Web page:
World rugby critics are in awe of the All Blacks after their demolition of the Wallabies, called almost 'a complete performance'

Hannah Peters/Getty ImagesBen Smith of the All Blacks makes a break during The Rugby Championship game between the New Zealand All Blacks and the Australia Wallabies at Eden Park on August 25, 2018 in Auckland, New Zealand.

The All Blacks are winning over their northern critics with even Stephen Jones admitting their latest Bledisloe Cup victory “had elements of a complete performance and tilted world rugby on its axis”.

Jones has been typically harsh on New Zealand and southern hemisphere rugby lately, belittling the Crusaders’ Super Rugby triumph and labelling the Rugby Championship as “the second division of test rugby for southern softies“.

But even he was left in awe of New Zealand’s 40-12 triumph over Australia at Eden Park highlighted by Beauden Barrett’s four tries.

Jones said the “supercharged” Barrett had picked off Australia “with his pace, skill and vision on the back of the communal ruthlessness of the team”.

He acknowledged the All Blacks’ counter-attacking genius that included “forwards often handling like backs” and felt by the end of the game they “were able to do whatever they pleased”.

New Zealand’s effort had provided a measuring gauge for Six Nations champions Ireland and the rest of the teams eyeing the world champions.

“This win had elements of a complete performance and tilted world rugby on its axis. It rather devalued Ireland’s fine test series win over Australia, it gave the lie to thoughts that the rest of the game was catching up with New Zealand,” Jones wrote in the Sunday Times.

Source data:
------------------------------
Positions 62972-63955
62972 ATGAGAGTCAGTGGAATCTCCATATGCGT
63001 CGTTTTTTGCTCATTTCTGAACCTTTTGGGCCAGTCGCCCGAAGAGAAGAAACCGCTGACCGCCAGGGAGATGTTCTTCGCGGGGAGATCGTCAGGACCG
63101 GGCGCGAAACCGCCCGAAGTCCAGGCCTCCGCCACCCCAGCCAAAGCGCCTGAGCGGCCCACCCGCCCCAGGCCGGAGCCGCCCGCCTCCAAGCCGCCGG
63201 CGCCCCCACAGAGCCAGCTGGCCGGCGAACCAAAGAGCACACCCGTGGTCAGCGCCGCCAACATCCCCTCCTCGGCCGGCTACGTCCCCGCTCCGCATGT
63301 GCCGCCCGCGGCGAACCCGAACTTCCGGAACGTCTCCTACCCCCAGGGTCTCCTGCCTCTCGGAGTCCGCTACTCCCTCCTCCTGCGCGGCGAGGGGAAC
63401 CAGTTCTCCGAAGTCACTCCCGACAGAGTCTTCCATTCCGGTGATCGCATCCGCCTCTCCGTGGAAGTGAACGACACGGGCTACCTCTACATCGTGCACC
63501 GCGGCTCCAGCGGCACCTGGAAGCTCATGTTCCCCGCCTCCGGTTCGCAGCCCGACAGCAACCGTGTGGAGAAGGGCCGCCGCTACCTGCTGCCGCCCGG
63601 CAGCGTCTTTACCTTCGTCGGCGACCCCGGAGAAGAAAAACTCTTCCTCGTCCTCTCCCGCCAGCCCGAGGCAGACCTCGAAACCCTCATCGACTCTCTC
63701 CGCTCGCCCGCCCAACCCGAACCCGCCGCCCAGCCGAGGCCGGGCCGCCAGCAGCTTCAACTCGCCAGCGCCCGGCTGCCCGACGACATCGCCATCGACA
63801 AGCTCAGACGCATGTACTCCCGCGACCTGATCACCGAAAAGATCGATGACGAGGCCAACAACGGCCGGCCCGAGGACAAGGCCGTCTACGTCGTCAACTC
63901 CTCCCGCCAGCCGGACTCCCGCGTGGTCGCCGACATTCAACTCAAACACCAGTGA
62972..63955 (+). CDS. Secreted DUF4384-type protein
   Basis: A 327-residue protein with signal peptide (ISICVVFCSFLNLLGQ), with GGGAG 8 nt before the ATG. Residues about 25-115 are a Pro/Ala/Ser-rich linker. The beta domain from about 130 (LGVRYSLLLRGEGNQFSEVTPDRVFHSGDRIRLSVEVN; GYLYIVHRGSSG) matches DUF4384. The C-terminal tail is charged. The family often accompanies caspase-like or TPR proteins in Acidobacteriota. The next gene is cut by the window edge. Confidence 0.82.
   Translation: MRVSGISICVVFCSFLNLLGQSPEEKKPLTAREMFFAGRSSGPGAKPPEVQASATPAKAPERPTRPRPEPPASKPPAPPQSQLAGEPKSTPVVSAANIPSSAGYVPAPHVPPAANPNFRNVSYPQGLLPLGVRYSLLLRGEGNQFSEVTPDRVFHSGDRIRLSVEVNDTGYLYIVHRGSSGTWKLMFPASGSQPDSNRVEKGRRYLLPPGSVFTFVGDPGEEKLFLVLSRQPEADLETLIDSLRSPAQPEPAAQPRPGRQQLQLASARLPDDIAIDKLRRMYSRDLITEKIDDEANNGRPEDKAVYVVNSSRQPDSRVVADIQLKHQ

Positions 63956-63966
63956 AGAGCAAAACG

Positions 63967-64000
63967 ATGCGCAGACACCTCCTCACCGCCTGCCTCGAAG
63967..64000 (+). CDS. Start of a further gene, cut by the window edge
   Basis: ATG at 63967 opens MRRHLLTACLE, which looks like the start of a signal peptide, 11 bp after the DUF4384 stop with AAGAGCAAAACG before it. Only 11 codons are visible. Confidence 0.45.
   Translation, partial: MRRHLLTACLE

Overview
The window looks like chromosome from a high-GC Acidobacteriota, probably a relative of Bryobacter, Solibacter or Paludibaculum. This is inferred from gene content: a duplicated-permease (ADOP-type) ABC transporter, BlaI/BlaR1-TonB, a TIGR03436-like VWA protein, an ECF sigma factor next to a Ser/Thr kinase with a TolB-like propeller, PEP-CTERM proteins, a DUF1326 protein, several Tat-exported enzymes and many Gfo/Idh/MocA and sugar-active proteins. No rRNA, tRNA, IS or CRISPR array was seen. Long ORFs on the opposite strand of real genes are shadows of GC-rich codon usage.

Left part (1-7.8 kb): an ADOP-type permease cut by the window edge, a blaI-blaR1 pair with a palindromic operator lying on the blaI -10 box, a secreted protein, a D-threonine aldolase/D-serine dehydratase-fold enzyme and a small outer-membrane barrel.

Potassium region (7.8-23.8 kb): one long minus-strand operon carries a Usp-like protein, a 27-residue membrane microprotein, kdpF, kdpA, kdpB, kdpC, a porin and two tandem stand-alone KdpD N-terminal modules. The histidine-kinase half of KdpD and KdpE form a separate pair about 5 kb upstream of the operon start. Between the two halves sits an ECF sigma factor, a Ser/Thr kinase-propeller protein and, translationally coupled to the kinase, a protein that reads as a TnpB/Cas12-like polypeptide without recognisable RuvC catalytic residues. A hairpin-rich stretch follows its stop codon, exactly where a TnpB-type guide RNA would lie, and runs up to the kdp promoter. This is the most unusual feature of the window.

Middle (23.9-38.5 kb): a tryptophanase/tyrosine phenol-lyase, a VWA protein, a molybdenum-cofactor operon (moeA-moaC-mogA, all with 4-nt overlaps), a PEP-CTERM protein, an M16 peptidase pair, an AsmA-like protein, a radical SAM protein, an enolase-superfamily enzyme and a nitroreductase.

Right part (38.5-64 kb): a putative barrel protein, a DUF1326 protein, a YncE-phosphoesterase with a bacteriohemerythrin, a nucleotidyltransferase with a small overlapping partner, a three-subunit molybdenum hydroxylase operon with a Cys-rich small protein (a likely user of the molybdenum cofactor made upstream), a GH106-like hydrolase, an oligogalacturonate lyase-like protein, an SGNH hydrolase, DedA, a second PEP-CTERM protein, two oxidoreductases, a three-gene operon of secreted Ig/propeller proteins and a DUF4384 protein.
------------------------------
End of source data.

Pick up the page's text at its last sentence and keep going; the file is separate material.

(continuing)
“It also offered the frightening thought that with Barrett and company so dazzling on the counter, to win possession against the All Blacks might be worse for the opposition than not winning it.”

Jones also offered some sympathy for the Wallabies who face an annual nightmare against the All Blacks.

“The team is being shattered but northern hemisphere teams might well suffer the same fate if they had three All Black fixtures per season, sometimes two of them in New Zealand.

“Questions concerning the reign of Michael Cheika, the Australia coach, will be asked. His record is poor. But he does have an ability to galvanise teams going into the World Cup. His employers really must hold their nerve. Few teams can look accomplished with an opponent as devastating as New Zealand.

“England are in the firing line in the autumn at Twickenham, in what will be their most important home match in years.”

The Telegraph also marvelled at the performance of Barrett and All Blacks performance.

“With a display full of electric, well-balanced running, Beauden Barrett was the main beneficiary of how, once more, New Zealand gorged on turnover ball and smoothly picked apart opponents that have not beaten them at Eden Park since 1986,” Charlie Morgan wrote in the Telegraph.

He felt there was an intimidating message underlying this latest victory with New Zealand having the luxury of integrating Dane Coles, Sonny Bill Williams, Ryan Crotty and Rieko Ioane back into their side at some point over the remainder of the Rugby Championship.

The Guardian described Barrett as the “chief executioner as the All Blacks sliced the Wallabies apart” with the match “one-way traffic” in the second half.

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